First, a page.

Most disappointing in the reactions of some Jews and Christians to the Southern Baptist action was the claim that it violated the American understanding of religious pluralism. This is to elevate civil religion above the divine covenant that, however ambiguously, binds Jews and Christians to one another. We need always to be reminded that genuine pluralism does not mean pretending that our deepest differences make no difference. Rather, pluralism is engaging our deepest differences within the bond of civility and, above all, love. The Archbishop is right to say that Christians must "respect the integrity of other faiths." It is precisely the integrity-that is to say, the truth-of Judaism that is foundational to Christianity. In Jesus the Jew, as Pius XI declared against the Nazis, "We are all Semites." The question is whether, as Christians believe, it is through Jesus the Christ that the promise is fulfilled that Israel is to become "a light to the nations." St. Paul reflects in Romans 9-11 that this argument may go on until the End Time. It must go on-with sensitivity, with intelligence, with respect, with love. No matter how great the sense of shame or how strong the temptation to silence, faithful children of the God of Abraham, Isaac, Jacob, and Jesus have not the right to terminate the argument prematurely. We cannot casually agree to disagree, for it is in the honest exploration of both our agreement and disagreement that we are most securely bound to one another.

The Real Threat to Religious Freedom

What, do you suppose, was the evil that the Founders had in mind when they adopted the First Amendment's Religion Clause with its "free exercise" and "no establishment" provisions? How you answer that question, contends Douglas Laycock of the University of Texas Law School, will largely determine where you come out on a host of church- state questions. Historically and at present, there are basically two answers to the question. The first is that the evil the Founders had in mind is that human beings suffered for their religious beliefs and practices. The second answer is that the evil is that religions imposed suffering on human beings.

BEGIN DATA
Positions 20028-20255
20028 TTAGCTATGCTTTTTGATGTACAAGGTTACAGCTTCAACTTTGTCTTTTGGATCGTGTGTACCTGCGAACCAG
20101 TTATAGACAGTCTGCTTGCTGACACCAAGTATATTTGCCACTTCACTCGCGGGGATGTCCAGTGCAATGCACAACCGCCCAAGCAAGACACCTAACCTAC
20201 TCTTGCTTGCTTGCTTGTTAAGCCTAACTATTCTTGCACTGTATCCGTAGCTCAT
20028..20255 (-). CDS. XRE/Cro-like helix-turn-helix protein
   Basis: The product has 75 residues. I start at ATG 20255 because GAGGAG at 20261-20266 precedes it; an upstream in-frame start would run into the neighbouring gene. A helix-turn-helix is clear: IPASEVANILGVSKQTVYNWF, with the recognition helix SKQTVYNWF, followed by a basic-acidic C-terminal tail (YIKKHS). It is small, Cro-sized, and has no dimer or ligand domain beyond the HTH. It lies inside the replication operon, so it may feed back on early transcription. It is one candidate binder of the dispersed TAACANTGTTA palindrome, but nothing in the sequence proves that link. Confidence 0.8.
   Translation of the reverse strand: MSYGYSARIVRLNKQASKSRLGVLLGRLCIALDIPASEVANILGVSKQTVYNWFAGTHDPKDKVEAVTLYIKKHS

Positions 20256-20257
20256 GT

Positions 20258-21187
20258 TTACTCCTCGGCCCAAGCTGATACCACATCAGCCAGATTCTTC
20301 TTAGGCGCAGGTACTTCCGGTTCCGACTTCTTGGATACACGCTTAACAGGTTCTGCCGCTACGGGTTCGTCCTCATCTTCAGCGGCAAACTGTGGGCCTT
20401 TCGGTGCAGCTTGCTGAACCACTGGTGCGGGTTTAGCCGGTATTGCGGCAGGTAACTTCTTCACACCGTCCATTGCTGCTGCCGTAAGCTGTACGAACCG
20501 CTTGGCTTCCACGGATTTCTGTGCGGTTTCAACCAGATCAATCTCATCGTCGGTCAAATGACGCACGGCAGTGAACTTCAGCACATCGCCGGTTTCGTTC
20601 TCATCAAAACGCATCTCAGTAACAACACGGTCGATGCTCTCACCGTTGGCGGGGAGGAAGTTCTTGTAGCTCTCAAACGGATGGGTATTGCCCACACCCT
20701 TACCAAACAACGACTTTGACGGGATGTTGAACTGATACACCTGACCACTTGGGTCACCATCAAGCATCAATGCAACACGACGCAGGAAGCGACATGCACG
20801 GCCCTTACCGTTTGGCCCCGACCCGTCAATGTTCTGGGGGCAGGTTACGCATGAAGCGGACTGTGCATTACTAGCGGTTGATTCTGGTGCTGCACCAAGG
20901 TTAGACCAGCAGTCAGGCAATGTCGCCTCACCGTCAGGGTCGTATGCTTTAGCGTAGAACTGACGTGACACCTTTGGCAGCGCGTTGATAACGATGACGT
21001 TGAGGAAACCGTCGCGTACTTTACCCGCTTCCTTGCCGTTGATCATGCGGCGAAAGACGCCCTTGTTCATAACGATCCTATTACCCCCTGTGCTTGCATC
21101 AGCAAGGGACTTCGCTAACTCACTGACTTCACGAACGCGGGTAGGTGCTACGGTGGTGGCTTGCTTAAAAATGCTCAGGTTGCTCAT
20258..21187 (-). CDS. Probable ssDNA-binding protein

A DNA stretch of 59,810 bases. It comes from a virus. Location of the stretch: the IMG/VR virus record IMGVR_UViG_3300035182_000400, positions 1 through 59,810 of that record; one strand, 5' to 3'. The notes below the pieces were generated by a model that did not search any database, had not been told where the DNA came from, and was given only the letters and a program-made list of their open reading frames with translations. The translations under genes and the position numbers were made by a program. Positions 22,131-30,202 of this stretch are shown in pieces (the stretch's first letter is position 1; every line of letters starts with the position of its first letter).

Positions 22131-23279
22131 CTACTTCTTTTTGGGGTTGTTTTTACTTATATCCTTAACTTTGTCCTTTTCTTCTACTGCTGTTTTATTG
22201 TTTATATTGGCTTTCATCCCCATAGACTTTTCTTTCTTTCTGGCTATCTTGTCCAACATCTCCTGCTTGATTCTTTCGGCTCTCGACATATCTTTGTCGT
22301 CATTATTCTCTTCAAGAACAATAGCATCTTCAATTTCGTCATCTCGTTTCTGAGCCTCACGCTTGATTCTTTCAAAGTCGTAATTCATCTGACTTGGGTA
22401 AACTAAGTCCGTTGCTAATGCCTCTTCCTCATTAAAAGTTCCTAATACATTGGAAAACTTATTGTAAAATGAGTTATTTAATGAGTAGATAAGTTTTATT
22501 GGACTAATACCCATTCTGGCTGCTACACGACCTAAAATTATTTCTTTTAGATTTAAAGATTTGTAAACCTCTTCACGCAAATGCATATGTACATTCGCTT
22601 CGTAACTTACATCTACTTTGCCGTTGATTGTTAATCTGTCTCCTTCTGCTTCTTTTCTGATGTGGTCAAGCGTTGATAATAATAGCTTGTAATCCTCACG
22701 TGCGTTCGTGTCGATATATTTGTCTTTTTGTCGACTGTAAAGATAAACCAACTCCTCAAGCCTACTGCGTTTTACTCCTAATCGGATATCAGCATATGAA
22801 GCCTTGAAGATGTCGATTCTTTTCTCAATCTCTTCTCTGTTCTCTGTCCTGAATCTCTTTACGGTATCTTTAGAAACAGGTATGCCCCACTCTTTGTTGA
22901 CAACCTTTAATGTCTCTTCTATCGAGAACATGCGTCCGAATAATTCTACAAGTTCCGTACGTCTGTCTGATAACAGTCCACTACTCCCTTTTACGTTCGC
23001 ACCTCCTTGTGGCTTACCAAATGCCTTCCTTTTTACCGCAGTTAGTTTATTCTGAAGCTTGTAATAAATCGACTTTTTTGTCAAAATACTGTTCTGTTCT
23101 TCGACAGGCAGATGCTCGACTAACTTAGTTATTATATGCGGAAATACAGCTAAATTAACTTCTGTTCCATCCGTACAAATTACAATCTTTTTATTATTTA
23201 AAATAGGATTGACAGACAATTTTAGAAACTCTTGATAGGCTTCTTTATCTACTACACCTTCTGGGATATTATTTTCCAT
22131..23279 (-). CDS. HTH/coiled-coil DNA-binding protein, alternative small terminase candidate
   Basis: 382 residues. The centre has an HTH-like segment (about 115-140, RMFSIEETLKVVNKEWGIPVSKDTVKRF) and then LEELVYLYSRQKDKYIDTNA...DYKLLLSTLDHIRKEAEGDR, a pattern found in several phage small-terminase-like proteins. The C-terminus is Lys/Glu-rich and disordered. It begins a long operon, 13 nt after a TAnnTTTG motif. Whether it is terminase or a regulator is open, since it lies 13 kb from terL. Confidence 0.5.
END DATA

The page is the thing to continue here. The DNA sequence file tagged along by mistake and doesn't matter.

In a powerfully argued article in the Minnesota Law Review, Laycock endorses the first answer, and analyzes why so many contemporary jurists assume the rightness of the second answer. He traces thought about religious freedom from the wars of religion during the Reformation era up to the present. He allows that there is some truth in both of the above answers, but the basic reality is that the threat to religious freedom was and is posed by the state. "But there is far more truth in the first account; it was the state that had the power to persecute. Religious pronouncements had no effect without the temporal power of the state. Interdicts and excommunication had no effect on those who had already repudiated the interdicting or excommunicating authority. Even under the various Inquisitions, where the church may have been most culpable, power to inflict temporal punishment was reserved to the state. This reservation of state power was often a bare formality, but it left ultimate authority in the state, so that the Inquisition was effective where the secular ruler proved cooperative. The form and vigor of the Inquisitions varied sharply over time and place, often in response to local law and politics. Sometimes the state took the lead and the restraining influence came from the church. For example, it was Ferdinand and Isabella, and not a pope, bishop, or religious order, who invigorated the Spanish Inquisition and appointed Tomas de Torquemada, the most infamous of the Inquisitors General. The Spanish Inquisition was always subject to the Crown, and only secondarily to the Pope; the Kings of Spain always appointed the Inquisitors General and had effective power to secure their resignation."

The state, Laycock notes, often engaged in religious persecution for reasons that were secular rather than religious. He draws a parallel with the reasoning of jurists today who say that it is not a persecution of religion if the burden imposed upon religionists is incidental rather than intended, as when the governmental measure in question is the result of "neutral and generally applicable laws"-laws enacted for secular reasons but with the effect of suppressing a religious practice. "One of the most famous Reformation examples might itself be described as a neutral and generally applicable law if adjudicated today under the Free Exercise Clause. In Henry's England, it was treason to question the validity of his second marriage. This prohibition was based on the strongest reason of national security. If his second marriage were invalid, the children of that marriage would be illegitimate; the claim of illegitimacy would challenge their right to the throne and threaten civil war over the succession. This particular form of treason was committed by stating a core Catholic belief, but the law applied to everyone and was stated in religiously neutral terms."